Godell investigates further and to his horror find that radiographs supposedly taken to periodically verify the integrity of welds on the leaking pump are identical – the contractor simply kept submitting the first picture. He believes that the plant is unsafe and could be severely damaged if another full-power SCRAM occurs. He tries to bring the evidence to plant manager Herman DeYoung (Brady), who brushes off Godell as paranoid and states that new radiographs would cost at least $20 million. Godell confronts D.B. Royce, an employee of Foster-Sullivan, the construction company who built the plant, as it was Royce who signed off on the welding radiographs. Godell threatens to go to the Nuclear Regulatory Commission, but Royce threatens him, and later a pair of goons from Foster-Sullivan park outside his house.

Kimberly also defies her bosses, determined to pursue the truth. She and Richard confront Godell at his home with what they know, and he voices his concern about the vibration he felt during the SCRAM and his anger about the false radiographs. Kimberly and Richard ask if he’ll come clean at NRC hearings, being held at Point Conception, where Foster-Sullivan is looking to build another nuclear plant. Godell agrees to obtain for them, through Hector, a set of the false radiographs to take to the hearings.

Hector’s car is run off the road and the radiographs are taken from him. Godell leaves for the hearings but is chased by the goons waiting outside his home. He escapes by taking refuge inside the plant.

To his dismay, Godell finds that the reactor is being brought up to full power. He grabs a gun from a security guard and forces everyone out, including his friend and co-worker Ted Spindler (Brimley). Godell demands to be interviewed on live television by Kimberly. Plant management agrees to the interview, but only to buy time as they try to regain control of the plant.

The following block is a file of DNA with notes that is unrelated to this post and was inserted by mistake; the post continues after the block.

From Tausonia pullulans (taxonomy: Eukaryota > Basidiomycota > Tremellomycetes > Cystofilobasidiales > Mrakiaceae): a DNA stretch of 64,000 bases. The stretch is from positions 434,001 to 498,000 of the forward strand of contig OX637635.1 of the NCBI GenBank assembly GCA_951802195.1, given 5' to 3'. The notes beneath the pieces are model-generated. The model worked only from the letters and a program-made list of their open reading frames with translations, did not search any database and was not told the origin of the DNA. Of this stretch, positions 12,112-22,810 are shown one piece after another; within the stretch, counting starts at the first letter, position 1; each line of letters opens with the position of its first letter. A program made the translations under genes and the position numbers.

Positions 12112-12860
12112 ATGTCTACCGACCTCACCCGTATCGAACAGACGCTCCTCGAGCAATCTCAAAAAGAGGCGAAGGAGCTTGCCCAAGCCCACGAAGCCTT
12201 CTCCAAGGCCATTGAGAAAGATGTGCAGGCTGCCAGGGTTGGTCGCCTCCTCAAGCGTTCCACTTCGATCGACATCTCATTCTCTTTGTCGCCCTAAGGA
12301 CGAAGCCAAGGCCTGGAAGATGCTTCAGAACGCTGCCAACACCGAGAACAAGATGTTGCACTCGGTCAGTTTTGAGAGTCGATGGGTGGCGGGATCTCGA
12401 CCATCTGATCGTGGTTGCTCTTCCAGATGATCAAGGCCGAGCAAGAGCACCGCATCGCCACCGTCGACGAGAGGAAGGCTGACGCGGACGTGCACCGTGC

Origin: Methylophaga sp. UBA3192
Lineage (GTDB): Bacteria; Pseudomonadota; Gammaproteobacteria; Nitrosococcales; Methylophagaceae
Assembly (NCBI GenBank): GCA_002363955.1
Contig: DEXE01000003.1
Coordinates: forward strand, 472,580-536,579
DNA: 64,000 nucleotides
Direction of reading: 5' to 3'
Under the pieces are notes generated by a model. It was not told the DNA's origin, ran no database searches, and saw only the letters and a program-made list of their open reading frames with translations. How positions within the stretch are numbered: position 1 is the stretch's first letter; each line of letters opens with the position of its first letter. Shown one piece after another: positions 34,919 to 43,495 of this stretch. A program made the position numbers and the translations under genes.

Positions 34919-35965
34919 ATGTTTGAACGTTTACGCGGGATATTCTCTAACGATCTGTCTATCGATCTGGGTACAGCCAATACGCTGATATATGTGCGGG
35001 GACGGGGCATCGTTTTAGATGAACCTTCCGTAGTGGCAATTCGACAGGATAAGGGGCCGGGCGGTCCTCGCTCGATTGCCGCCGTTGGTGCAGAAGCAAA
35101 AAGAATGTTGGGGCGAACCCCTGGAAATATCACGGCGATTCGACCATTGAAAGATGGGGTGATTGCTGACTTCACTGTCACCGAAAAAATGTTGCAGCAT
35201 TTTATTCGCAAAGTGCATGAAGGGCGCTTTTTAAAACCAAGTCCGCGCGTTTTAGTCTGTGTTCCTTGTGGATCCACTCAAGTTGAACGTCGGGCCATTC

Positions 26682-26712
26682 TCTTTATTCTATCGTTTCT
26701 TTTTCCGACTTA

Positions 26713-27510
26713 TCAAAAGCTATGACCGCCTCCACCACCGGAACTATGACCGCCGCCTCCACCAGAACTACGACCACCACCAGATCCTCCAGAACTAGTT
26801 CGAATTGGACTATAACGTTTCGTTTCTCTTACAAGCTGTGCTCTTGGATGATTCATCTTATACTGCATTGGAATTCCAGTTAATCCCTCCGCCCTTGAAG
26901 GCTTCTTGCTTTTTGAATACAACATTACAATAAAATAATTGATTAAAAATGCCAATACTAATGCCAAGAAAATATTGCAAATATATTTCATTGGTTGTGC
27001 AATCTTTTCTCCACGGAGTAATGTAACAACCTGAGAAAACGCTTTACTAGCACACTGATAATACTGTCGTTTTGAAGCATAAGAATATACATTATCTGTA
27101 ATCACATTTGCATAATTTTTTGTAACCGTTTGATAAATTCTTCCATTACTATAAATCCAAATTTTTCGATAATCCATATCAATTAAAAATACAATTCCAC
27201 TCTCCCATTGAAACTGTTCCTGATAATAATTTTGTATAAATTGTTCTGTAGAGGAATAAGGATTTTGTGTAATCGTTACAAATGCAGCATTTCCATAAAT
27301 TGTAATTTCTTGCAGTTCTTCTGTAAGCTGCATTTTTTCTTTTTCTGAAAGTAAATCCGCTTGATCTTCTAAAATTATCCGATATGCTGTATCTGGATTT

Minutes into the broadcast, plant technicians deliberately cause a SCRAM so they can retake the control room, despite Spindler’s warnings of Godell’s concerns about safety. Godell is distracted by the alarms as a SWAT team forces its way into the control room. The television cable is cut and a panicky Godell is shot by the police. Before dying, he feels the unusual vibration again. The resulting SCRAM is harrowing to all and is only brought under control by the plant’s automatic systems. True to Godell’s predictions, the plant suffers significant damage as the pump malfunctions.

Plant officials try to paint Godell as emotionally disturbed. Spindler contradicts them when a question is posed to him on live television by Kimberly, saying that Godell was not crazy and would never have taken such drastic steps had there not been something wrong. A tearful Kimberly concludes her report as the TV signal abruptly cuts to color bars.

Cast

Jane Fonda as Kimberly Wells
Jack Lemmon as Jack Godell
Michael Douglas as Richard Adams
Scott Brady as Herman DeYoung
Wilford Brimley as Ted Spindler
James Hampton as Bill Gibson
Peter Donat as Don Jacovich
Richard Herd as Evan McCormack
Daniel Valdez as Hector Salas

Reception

Roger Ebert reviewed it as “is a terrific thriller that incidentally raises the most unsettling questions about how safe nuclear power plants really are”, along with “well-acted, well-crafted, scary as hell. The events leading up to the “accident” in The China Syndrome are indeed based on actual occurrences at nuclear plants. Even the most unlikely mishap…really happened at the Dresden plant outside Chicago. And yet the movie works so well not because of its factual basis, but because of its human content. The performances are so good, so consistently, that The China Syndrome becomes a thriller dealing in personal values.”